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Christmas Reads: A Christmas Carol

Over the next few weeks, we are going to be counting down to Christmas with our favourite Christmas books (and their film adaptations).

Book Review: A Christmas Carol

christmas carolA Christmas Carol by Charles Dickens is one of the most famous Christmas stories in the world. It’s been done by Doctor Who, Looney Toons and even Blackadder! Everyone knows the story of Ebenezer Scrooge, a grumpy miser who works his faithful employee Bob Cratchit too hard and doesn’t pay him enough for him to care for his ill son, Tiny Tim. Whenever anyone mentions Christmas, Scrooge says, “Bah humbug!” The ghost of his former business partner, Jacob Marley, appears to Scrooge and tells him that he will be visited by three spirits, the ghosts of Christmas Past, Present and Yet to Come, who will show him the folly of his greedy and cruel ways. Charles Dickens is well-known for how lively his characters are, and that is true in A Christmas Carol too. From the miser Scrooge to his loveable nephew Fred, who won’t give up on him, to the long-dead Mr Fezziwig, who threw marvellous Christmas parties, the characters are memorable and fun.

The terrifying Ghost of Christmas Yet To Come in the Northern Ballet's 'A Christmas Carol'
The terrifying Ghost of Christmas Yet To Come in the Northern Ballet’s ‘A Christmas Carol’

A Christmas Carol may be familiar to lots of people, but it’s well worth reading the original story. It is very short compared to most of Dickens’ novels and is filled with spooky goings on. One of the reasons that A Christmas Carol has stayed popular for so long is because Dickens manages to put sadness, scariness and joy all in one novel. At the end of it all, Scrooge’s realisations about the true meaning of Christmas will certainly get you in the Christmas spirit!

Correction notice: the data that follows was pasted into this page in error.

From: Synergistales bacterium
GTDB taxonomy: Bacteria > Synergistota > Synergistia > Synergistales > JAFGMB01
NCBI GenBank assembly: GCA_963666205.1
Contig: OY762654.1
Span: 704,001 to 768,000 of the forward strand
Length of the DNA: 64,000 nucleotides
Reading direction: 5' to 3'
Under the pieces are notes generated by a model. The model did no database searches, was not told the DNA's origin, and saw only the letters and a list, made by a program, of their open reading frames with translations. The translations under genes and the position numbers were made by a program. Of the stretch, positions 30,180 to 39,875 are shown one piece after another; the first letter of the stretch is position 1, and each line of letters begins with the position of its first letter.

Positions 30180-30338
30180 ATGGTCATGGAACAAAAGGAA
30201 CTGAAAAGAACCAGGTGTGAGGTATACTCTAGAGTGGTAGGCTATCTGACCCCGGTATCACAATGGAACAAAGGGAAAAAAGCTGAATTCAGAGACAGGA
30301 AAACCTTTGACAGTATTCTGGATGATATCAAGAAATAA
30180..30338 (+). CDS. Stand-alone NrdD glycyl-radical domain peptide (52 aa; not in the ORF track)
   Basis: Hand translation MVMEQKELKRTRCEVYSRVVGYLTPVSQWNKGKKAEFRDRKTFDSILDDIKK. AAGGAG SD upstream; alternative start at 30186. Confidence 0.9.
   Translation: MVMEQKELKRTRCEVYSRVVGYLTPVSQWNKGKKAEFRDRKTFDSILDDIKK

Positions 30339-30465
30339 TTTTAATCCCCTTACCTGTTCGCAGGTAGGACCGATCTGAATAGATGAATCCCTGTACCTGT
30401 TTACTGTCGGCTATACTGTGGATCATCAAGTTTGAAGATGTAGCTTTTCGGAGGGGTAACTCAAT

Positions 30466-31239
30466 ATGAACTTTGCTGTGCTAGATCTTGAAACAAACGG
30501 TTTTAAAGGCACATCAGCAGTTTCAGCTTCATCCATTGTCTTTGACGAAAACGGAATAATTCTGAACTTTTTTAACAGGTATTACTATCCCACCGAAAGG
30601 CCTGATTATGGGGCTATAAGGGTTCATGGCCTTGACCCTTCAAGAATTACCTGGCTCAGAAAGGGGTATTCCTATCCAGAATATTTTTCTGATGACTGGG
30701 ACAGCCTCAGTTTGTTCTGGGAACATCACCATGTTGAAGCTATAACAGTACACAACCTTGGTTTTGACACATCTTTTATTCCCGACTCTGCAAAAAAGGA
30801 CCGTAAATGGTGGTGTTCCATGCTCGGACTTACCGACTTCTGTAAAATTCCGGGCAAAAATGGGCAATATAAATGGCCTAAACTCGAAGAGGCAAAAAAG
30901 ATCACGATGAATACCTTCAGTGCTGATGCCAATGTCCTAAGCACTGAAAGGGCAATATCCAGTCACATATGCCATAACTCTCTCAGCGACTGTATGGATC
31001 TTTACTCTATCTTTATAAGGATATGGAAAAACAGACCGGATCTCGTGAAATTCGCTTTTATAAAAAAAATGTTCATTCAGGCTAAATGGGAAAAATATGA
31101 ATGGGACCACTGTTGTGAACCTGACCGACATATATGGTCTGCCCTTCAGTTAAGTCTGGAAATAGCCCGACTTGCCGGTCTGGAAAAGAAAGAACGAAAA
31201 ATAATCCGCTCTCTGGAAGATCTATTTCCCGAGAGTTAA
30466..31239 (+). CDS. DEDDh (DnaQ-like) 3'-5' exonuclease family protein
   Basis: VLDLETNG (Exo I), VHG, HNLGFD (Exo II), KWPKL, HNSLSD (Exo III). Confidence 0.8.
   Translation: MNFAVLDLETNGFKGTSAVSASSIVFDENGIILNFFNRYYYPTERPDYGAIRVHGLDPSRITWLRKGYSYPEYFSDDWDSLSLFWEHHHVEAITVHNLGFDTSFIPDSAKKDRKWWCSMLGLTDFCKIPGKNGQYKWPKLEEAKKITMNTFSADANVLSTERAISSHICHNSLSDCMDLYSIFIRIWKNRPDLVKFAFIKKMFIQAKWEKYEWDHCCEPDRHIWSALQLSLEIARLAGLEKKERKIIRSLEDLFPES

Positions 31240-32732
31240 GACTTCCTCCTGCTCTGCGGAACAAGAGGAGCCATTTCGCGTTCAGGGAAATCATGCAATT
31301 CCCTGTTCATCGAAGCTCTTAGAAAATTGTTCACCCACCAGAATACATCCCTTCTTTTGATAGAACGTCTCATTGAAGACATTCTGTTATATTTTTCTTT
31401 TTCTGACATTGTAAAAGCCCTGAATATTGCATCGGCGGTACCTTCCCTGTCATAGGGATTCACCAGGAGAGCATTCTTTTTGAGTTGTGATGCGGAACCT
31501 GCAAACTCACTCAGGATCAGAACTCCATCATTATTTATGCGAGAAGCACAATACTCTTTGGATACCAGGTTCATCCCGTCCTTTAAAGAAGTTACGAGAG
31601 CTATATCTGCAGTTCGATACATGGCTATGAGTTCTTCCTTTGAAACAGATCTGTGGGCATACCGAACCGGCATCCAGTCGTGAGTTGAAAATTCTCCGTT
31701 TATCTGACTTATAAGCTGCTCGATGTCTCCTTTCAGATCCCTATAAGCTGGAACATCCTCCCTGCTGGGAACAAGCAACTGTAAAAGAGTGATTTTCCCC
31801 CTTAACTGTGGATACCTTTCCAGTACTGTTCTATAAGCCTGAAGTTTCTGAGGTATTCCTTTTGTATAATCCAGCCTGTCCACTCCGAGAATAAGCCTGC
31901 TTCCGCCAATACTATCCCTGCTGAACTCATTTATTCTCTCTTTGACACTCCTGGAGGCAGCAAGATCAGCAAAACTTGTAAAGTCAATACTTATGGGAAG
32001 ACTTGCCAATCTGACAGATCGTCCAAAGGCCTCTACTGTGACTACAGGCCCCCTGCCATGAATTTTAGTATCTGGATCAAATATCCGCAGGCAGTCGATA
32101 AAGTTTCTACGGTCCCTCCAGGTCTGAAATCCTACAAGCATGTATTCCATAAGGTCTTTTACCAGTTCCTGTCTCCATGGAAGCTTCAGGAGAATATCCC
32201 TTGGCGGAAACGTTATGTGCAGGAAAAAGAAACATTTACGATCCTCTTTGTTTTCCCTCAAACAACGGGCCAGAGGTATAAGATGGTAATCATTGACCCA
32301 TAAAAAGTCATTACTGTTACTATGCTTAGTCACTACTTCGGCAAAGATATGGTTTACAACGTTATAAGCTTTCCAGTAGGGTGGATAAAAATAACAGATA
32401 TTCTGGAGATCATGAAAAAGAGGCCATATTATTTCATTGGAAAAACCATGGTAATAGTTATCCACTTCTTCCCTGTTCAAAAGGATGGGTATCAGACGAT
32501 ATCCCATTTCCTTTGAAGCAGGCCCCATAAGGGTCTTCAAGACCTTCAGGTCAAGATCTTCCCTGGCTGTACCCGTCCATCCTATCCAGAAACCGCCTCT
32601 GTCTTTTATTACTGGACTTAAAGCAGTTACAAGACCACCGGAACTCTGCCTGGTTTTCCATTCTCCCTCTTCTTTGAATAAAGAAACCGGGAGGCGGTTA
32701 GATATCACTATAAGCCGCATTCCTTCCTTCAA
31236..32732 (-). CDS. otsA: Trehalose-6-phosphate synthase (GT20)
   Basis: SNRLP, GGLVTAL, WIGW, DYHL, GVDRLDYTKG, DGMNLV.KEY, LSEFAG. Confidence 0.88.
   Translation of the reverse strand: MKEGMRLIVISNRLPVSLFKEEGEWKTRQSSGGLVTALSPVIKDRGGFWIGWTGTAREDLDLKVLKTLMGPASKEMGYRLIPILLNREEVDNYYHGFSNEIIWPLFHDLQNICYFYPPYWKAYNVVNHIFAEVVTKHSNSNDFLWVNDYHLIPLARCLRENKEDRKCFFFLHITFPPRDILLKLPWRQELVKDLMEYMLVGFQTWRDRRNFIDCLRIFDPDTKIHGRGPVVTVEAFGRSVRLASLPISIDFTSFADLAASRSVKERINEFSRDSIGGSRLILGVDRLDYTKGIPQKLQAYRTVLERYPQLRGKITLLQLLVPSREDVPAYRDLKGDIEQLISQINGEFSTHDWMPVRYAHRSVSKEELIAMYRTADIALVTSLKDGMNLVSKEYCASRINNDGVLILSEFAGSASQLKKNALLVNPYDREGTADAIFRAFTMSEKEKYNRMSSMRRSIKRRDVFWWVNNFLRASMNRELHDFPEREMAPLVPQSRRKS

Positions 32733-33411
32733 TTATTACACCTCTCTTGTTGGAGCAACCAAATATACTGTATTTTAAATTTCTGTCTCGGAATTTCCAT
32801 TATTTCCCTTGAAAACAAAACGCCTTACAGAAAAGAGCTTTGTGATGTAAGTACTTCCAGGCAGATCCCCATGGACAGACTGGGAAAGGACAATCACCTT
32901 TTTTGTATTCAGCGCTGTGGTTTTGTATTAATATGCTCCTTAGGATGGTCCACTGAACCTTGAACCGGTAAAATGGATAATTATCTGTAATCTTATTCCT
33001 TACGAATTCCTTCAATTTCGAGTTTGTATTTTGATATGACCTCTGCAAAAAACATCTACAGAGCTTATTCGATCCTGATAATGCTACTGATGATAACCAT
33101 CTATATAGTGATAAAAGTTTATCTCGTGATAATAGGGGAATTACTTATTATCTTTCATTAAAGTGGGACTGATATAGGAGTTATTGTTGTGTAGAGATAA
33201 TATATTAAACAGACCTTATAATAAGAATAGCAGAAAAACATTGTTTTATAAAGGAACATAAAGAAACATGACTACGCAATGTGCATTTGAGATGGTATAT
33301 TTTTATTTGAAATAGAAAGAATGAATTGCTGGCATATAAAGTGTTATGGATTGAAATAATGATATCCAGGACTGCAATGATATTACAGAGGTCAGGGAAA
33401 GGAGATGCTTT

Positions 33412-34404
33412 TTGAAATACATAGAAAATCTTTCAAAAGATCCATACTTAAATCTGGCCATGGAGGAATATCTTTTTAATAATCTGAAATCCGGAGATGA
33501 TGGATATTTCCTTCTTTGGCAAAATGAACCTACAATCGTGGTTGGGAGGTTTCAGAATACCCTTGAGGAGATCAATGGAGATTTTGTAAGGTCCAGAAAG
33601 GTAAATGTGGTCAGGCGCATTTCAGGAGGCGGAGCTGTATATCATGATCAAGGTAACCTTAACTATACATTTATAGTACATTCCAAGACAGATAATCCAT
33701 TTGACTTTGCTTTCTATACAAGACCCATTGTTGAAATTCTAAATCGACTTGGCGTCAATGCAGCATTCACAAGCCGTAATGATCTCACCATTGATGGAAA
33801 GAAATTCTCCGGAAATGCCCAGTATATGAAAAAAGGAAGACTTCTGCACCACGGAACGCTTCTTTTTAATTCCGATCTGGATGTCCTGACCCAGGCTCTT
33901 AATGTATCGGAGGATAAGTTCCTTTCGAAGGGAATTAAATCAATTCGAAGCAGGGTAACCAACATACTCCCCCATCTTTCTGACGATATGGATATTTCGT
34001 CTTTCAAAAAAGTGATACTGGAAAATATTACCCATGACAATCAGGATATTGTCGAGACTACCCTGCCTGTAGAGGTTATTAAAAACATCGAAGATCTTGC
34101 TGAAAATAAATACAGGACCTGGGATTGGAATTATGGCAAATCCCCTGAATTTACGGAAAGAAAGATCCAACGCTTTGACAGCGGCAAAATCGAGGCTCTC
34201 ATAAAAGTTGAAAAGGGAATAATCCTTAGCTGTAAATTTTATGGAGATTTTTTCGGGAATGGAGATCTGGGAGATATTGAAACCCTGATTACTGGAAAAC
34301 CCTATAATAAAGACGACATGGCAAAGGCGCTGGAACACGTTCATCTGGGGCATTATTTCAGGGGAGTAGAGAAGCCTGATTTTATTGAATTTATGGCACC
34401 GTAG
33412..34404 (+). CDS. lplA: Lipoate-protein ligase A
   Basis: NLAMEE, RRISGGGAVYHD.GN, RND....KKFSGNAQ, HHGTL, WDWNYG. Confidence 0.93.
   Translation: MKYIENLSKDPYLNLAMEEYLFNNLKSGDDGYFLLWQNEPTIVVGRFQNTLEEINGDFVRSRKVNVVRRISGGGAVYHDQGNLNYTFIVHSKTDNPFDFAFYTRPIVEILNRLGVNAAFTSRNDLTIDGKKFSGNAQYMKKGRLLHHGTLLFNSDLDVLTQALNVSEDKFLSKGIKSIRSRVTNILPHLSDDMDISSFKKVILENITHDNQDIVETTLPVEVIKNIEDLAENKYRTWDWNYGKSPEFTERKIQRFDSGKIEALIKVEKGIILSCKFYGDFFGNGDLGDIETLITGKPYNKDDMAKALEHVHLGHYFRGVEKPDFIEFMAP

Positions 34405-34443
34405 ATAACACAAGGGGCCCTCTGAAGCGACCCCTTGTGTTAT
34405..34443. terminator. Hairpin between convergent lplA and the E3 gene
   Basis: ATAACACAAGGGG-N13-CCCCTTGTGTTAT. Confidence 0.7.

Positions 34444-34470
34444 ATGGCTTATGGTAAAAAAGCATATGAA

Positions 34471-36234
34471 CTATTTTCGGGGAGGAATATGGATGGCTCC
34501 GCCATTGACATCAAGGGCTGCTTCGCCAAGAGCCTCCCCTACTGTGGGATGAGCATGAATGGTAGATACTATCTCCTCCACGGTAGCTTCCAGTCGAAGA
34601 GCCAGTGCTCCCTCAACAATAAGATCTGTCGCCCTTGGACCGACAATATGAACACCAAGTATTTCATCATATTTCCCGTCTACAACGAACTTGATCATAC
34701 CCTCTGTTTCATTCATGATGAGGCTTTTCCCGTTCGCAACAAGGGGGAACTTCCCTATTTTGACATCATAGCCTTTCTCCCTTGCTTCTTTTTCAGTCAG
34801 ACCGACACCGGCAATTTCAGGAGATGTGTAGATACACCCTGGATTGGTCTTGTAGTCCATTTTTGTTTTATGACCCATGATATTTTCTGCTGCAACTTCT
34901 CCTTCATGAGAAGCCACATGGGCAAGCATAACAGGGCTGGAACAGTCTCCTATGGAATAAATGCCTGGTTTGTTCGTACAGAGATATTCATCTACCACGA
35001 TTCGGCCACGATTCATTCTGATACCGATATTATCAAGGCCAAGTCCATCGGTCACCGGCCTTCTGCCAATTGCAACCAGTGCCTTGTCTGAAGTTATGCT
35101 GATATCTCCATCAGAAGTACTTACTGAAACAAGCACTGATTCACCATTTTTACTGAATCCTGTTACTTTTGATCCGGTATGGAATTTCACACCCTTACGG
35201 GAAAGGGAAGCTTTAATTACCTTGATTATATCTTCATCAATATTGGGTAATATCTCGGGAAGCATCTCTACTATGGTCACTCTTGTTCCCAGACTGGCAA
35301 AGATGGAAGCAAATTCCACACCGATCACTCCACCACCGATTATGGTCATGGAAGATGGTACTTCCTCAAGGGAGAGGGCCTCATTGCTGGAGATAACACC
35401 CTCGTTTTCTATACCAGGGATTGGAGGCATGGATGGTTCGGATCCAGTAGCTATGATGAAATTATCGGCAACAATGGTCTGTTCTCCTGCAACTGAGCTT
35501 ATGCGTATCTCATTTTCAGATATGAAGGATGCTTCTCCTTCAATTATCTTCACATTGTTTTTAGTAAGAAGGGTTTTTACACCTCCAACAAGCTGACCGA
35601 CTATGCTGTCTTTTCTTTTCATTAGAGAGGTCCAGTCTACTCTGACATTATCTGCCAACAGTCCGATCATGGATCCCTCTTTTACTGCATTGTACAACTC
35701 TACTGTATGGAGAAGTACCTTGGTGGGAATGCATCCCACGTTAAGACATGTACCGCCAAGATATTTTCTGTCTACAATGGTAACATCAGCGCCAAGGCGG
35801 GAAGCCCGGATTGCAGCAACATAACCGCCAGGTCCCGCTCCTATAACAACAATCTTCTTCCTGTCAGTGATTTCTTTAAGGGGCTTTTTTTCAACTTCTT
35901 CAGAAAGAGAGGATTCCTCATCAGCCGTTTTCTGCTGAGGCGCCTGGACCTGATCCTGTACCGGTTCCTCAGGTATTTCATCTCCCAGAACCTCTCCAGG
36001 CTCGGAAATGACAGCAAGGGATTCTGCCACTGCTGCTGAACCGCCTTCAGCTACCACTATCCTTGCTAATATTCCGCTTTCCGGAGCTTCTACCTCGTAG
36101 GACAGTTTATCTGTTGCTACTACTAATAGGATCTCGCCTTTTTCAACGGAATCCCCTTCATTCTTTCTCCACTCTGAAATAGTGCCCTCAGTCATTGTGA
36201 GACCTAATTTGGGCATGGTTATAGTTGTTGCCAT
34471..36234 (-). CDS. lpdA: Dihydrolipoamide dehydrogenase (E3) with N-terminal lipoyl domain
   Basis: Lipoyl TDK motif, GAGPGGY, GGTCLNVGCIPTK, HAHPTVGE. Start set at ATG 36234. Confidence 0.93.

DVD Review: A Muppet Christmas Carol

muppet christmas carolThe Muppets have recently gone through a revival, with two new films making people around the world laugh, bringing the Muppets to a new generation and re-introducing them to those who loved watching them while growing up. However, the Muppets’ older films are still very much worth a watch. Because they mainly used practical effects rather than CGI, A Muppet Christmas Carol has aged well. It is the familiar story of Ebenezer Scrooge and the ghosts that visit him, but told by the Muppets, with lots of songs that will get stuck in your head. This is definitely my favourite version of A Christmas Carol, with Michael Caine as Ebenezer Scrooge, Kermit as Bob Cratchit and Gonzo the Great as Charles Dickens, telling the story of a miser repenting in a fun way.

christmas present muppet
The jolly Ghost of Christmas Present

The star turn belongs to Statler and Waldorf, everyone’s favourite hecklers, as the Marley Brothers (replacing just Jacob Marley in the original story) who come to warn Scrooge that he is bound for hell and will be visited by three spirits. Lots of other familiar faces fill this festive musical, like Beaker and Dr Honeydew, Miss Piggy, Fozzie Bear and Sam the Eagle. There are also plenty of unique Muppets made just for this film, like the three ghosts (the Ghost of Christmas Yet To Come is very spooky!) My favourite is the Ghost of Christmas Present, though, because he is so jolly.

marley
“We’re Marley and Marley…woooooooooo”

If you are looking for an adaptation that is funny and accessible while still having the original story, I’d highly recommend A Muppet Christmas Carol.

If you want to know more…

Read A Christmas Carol online through our catalogue or listen to an audiobook version (BOOK ZONE 823.8) . The BBC website also has a radio version here.

Watch some other film adaptations of A Christmas Carol, an animated version directed by Jimmy. T Murakami called Christmas Carol: the Movie (2001 – DVD LOBBY 791.433), Scrooge (1951 – BOOK ZONE 823.8) which tells more of the story of how Ebenezer turned into a miser, and A Christmas Carol (1984 – BOOK ZONE 823.8) which shows more of Ebenezer’s family and childhood.

Dickens wrote some pretty amazing stories, but has a reputation as being difficult to read. You can try the original novels if you are feeling brave, but film or TV versions can be a fun way to try these classic tales. Try the recent BBC adaptation of Bleak House (BOOK ZONE 823.8), or the films of Great Expectations, Oliver Twist and Nicholas Nickleby (both in the BOOK ZONE AT 823.8).

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